4. Use tangible, pertinent examples during the performance review. – When discussing areas for improvement or what an employee has done well, ensure you reference clear examples to show you’re paying attention. (This is why taking notes over a long period is essential.) “If you’ve got nothing to refer to, then you’re speaking anecdotally,” said Rbibo.
What are 5 examples of performance assessment?
Examples of performance assessments include composing a few sentences in an open-ended short response, developing a thorough analysis in an essay, conducting a laboratory investigation, curating a portfolio of student work, and completing an original research paper.
What are the 3 types of performance task assessment?
Types of Performance-Based Assessments – Performance-based assessment, as the name implies, measures how well a student actually performs while using learned knowledge. It may even require the integration of language and content area skills (cf. Brualdi, 1998; Valdez Pierce, 2002).
- The key is the determination of how well students apply knowledge and skills in real life situations (Frisby, 2001; McTighe & Ferrara, 1998; Wiggins, 1998).
- The successful use of PBAs depends on using tasks that let students demonstrate what they can actually do with language.
- There are three types of performance-based assessment from which to choose: p roducts, performances, or process-oriented assessments (McTighe & Ferrara, 1998).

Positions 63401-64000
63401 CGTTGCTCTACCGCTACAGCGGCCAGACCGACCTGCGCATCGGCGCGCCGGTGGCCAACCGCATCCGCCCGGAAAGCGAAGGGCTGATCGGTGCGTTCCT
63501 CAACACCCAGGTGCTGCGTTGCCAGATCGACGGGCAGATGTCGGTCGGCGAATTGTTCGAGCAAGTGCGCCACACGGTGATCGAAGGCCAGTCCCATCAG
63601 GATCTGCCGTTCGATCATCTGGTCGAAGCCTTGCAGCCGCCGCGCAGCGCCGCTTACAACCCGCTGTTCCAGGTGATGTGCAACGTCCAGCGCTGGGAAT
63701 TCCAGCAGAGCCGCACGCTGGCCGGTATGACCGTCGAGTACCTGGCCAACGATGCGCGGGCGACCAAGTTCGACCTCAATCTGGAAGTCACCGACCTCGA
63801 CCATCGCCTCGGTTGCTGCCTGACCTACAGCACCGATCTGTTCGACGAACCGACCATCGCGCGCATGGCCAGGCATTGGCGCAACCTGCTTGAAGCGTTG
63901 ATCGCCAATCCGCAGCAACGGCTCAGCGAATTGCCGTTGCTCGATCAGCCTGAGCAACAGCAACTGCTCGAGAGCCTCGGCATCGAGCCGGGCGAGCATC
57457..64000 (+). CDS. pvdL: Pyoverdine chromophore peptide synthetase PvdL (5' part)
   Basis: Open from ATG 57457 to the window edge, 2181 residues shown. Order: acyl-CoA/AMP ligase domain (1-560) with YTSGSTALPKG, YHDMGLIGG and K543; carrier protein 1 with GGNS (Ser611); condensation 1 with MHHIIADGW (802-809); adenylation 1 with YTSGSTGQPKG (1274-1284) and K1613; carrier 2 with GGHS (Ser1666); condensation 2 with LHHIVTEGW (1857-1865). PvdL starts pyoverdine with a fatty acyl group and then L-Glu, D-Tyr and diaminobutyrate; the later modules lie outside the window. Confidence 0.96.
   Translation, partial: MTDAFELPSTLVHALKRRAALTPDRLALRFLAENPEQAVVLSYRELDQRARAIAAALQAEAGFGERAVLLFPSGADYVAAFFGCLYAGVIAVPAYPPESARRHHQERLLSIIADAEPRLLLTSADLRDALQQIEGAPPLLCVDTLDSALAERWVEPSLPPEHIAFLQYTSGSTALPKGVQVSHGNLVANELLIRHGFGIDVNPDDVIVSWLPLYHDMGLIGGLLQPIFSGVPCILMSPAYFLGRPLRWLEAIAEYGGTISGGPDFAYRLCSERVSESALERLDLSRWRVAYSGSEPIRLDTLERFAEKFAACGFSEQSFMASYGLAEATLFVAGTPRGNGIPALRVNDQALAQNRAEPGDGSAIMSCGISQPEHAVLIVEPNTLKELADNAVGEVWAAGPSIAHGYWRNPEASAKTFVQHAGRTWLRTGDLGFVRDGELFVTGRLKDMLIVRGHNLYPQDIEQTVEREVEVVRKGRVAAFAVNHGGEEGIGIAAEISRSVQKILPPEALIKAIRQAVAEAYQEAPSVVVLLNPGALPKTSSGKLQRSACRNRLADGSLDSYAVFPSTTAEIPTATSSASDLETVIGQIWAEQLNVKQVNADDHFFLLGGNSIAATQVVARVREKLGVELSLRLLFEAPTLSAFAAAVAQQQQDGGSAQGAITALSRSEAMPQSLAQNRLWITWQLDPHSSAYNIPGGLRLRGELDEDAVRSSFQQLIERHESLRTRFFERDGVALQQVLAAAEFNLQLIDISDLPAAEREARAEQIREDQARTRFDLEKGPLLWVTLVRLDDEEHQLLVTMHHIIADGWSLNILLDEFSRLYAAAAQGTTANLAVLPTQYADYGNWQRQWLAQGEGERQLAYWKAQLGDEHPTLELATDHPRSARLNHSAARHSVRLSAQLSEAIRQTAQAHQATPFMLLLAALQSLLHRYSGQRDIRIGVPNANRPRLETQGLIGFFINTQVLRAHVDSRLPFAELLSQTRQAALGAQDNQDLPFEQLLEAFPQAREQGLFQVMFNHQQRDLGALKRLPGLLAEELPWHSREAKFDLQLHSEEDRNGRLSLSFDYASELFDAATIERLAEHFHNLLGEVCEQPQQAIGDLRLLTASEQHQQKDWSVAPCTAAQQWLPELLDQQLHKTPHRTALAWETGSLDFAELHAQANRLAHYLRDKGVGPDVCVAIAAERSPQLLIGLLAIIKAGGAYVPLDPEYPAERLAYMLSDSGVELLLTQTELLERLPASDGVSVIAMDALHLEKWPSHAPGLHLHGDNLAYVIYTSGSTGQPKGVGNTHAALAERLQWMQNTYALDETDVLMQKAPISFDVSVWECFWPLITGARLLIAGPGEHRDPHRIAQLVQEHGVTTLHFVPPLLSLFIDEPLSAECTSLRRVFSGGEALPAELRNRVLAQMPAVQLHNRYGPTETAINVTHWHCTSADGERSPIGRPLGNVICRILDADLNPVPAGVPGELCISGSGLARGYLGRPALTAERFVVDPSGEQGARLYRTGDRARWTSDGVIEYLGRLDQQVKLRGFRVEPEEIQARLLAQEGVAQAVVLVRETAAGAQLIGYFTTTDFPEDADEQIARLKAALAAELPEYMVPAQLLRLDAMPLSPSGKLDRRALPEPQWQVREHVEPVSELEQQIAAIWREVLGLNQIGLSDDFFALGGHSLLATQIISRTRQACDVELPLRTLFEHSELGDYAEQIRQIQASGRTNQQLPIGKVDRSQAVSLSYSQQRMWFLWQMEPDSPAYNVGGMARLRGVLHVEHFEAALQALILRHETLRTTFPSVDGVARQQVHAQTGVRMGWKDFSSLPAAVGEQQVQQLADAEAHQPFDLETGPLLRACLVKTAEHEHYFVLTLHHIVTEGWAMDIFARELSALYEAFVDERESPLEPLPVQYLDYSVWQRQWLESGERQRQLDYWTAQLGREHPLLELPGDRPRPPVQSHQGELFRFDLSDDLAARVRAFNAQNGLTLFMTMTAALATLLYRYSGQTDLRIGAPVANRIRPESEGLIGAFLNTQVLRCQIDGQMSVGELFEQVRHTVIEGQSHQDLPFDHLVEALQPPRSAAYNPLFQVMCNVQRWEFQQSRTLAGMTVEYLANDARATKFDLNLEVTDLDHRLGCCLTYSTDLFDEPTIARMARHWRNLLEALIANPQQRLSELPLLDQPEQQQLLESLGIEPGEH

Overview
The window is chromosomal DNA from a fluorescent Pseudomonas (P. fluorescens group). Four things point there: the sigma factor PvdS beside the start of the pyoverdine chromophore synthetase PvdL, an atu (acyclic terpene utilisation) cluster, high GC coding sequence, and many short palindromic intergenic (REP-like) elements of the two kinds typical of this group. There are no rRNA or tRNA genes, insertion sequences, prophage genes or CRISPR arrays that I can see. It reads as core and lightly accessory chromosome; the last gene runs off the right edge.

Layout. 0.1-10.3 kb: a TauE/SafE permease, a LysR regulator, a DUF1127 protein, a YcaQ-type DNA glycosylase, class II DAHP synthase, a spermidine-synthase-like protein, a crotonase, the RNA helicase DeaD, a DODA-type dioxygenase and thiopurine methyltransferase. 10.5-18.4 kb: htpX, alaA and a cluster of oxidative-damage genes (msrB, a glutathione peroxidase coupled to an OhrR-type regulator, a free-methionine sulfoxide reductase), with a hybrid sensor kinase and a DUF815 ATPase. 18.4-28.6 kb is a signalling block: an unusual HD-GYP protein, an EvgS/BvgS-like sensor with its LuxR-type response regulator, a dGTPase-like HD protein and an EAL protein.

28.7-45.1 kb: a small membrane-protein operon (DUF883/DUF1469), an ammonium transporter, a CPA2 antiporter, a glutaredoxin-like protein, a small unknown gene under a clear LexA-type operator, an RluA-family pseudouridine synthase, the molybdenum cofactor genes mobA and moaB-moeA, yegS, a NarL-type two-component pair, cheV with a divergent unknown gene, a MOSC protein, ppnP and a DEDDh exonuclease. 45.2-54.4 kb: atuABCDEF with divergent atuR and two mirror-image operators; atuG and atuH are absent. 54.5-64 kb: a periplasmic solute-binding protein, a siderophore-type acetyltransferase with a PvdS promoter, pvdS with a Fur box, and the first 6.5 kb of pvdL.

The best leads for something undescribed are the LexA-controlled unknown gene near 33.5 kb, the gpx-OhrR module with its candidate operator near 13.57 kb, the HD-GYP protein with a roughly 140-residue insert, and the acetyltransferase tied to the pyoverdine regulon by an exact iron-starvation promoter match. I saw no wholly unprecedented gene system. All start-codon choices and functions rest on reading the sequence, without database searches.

A product refers to something produced by students providing concrete examples of the application of knowledge. Examples can include brochures, reports, web pages and audio or video clips. These are generally done outside of the classroom and based on specific assignments.
Performances allow students to show how they can apply knowledge and skills under the direct observation of the teacher. These are generally done in the classroom since they involve teacher observation at the time of performance. Much of the work may be prepared outside the classroom but the students “perform” in a situation where the teacher or others may observe the fruits of their preparation.
Performances may also be based on in-class preparation. They include oral reports, skits and role-plays, demonstrations, and debates (McTighe & Ferrara, 1998). Process-oriented assessments provide insight into student thinking, reasoning, and motivation.
What makes a good performance assessment?
What are the qualities of good assessment? Several attempts to define good assessment have been made. There is a general agreement that good assessment (especially summative) should be:
Valid: measures what it is supposed to measure, at the appropriate level, in the appropriate domains ( constructive alignment ). Fair: is non-discriminatory and matches expectations. Transparent: processes and documentation, including assessment briefing and marking criteria, are clear. Reliable: assessment is accurate, consistent and repeatable. Feasible: assessment is practicable in terms of time, resources and student numbers. Educational impact: assessment results in learning what is important and is authentic and worthwhile.
The aspect of authenticity is an important one. Authentic assessment can be defined as: ‘An assessment requiring students to use the same competencies, or combinations of knowledge, skills, and attitudes that they need to apply in the criterion situation in professional life.’ Gulikers, Bastiaens, and Kirschner, (2004, p.69) Hence it puts emphasis on being assessed on real life skills through real life tasks that will be or could be performed by students once they leave university.